Antler VC Cast Episode 4 - Giving power back to customers with Abhishek Gupta

In this episode, we speak with Abhishek Gupta, one of the founders of Circles.Life, a personalised, digital network provider that is disrupting the telecommunications space. Abhishek reveals the birth story of Circles.Life, which launched in 2016, and has rapidly grown across Singapore, Taiwan and Australia. We also delve into the founders’ ideation process of their product, their unique customer-centric approach, and their mission-driven company culture.

On product iterations 

“We had our own sense of what makes a good product, what is a good experience and how it is shaped on a pretty real-time basis. You may start with something very basic, and the product improves, and you feel like, why isn't the teleco world moving in the same direction? Why aren't things improving in that place?” - Abhishek Gupta

“So the idea was to help customers feel three very specific things. Firstly, a sense of transparency, because you don't know what happens with telcos. Your bill could be 100 dollars one month and the next month it could be 50, and you don't know why. So a sense of transparency is important. A sense of control, because if you have control over things, as you did in the case of Uber or some of the other products, you actually felt much happier about it.” - Abhishek Gupta

On controlling technology for the benefit of customers

“Bringing power back to customers means a few things. How does that translate into speed? It must mean your products are the most desired and the most relevant. You're doing things at a fast enough pace. So there's a little bit of that that's built in just top-down, just in terms of what is. If you're going to be a part of this organization, this is what it means. You must have a strong orientation towards customers, and that's one part.” - Abhishek Gupta

“The benefit of having that in the cloud is a few things. We control that technology, and that means we can actually change the products we have on a very short notice. On an hourly basis, I can change the product and add many things to it. If I want to change distribution partners, if I want to provide other services, be it financial services, it can be done.” - Abhishek Gupta

On the fundraising journey


“You gave a very nice teaser there earlier, which I want to come back to. It’s related to not having revenue in the first three and a half years-- I want to tie that a bit to your fundraising journey. How did that whole interplay work with getting investors to support you? You had fantastic backers. Founders Fund, Sequoia, EDBI and Warburg Pincus in the latest round. How did you manage to convince the investors about your vision when you didn't have any kind of hard figures to show for and how did that fundraising journey go?”


“So our first round was, of course, friends and family, which was people who knew us for a while. That was relatively easy. The real outside money is where we struggled, and we got the first round from folks such as the ones behind First Pacific, and they were the investors in PLDT in Philippines, ran many businesses in Indonesia, and they understood that if done right, this business actually holds a lot of potential. Because teleco as an industry is a five trillion dollar industry worldwide.

We also aligned them that we will not make revenue for some time to come. I think this is very hard to do if you go after the non-traditional. If you went after the standard venture capital fund, you might get pushed into launching something because you feel fast or, for example, don't have to worry about the product being perfect, and all of those kinds of truisms that get thrown around a lot, when they're being applied to us. They were not applied, which I think was critical for this work.”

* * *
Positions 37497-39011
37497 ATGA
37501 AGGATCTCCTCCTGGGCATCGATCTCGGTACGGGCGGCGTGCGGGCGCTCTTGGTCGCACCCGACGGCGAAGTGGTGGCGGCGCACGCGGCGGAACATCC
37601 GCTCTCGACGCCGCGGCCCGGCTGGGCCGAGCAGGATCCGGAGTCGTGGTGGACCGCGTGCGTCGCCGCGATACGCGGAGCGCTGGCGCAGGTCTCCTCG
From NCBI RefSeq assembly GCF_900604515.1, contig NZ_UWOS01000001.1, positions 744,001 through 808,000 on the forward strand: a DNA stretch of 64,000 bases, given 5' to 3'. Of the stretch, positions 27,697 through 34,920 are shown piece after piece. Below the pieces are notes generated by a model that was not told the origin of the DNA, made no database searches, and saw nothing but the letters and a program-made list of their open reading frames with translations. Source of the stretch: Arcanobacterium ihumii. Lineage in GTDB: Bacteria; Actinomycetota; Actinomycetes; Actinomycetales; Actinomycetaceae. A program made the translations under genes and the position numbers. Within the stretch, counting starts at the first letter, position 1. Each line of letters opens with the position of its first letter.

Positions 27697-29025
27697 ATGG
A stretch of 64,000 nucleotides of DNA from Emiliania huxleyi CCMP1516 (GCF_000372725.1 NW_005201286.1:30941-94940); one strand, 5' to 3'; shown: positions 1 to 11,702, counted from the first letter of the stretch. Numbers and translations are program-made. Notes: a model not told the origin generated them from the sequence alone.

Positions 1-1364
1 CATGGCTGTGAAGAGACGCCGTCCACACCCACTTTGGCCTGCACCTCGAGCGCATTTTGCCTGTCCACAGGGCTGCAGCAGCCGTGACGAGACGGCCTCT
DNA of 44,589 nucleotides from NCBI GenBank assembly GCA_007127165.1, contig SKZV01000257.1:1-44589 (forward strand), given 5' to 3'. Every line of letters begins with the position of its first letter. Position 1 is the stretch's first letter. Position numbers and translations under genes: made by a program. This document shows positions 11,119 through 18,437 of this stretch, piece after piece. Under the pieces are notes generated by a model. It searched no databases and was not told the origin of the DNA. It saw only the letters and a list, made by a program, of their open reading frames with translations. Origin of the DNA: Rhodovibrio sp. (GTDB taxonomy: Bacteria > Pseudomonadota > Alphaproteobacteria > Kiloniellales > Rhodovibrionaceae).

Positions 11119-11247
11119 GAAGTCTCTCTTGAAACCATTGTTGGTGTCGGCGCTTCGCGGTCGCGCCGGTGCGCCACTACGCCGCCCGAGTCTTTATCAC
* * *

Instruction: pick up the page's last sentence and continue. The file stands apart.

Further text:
“At least in Southeast Asia, like I find that VCs are almost overly focused on financial metrics. In Silicon Valley, is it different?”


“I would say even the Silicon Valley ones might have said, ‘Look, launch your product quickly, don't worry about it being perfect.’ This is one of those things you could see everywhere, right?”

On having no heroes


“You mentioned in your company, you don't have titles. Why is that? Since all three of you are founders, the CEO usually is the one to inspire, set the vision. What’s behind this policy?”


“What we've noticed that happened in the startup world is that there's a lot of showboating. There's a little bit of founders being gifts of God, and stuff like that, which is directly against our values, as well as our missions, which we've now embedded into the culture of the company.”


“What is your company’s mission?”


”There are three missions. Power back to customers.  The second one is more around building a personalized digital service, which is the best in the world. The third one is being a great place to work and grow. So no one person is actually greater than the team.”


“Is everything looked at as a team effort?”


“People talk about Steve Jobs being this great entrepreneur or this great business person. The reality is, he would not have managed to do it without a great team. We hear about how Mark Zuckerberg came up with the first version of Facebook, but the truth is, he probably managed to inspire a team to work in a certain way. Hence, having no heroes, and having a system where people feel they can speak up and talk about anything, no matter how complicated a topic it is, how touchy a topic it is, was very important.”

Timecode highlights

[15:58] Abhishek Gupta shares how having control of technology can effectively improve services.

[29:21] Behind the bold marketing strategies, Abhishek Gupta reveals the simple ideas and points they wish to prove.

[39:08] Without titles in the company, Abhishek Gupta reveals how it helps the company and goes along with their missions.

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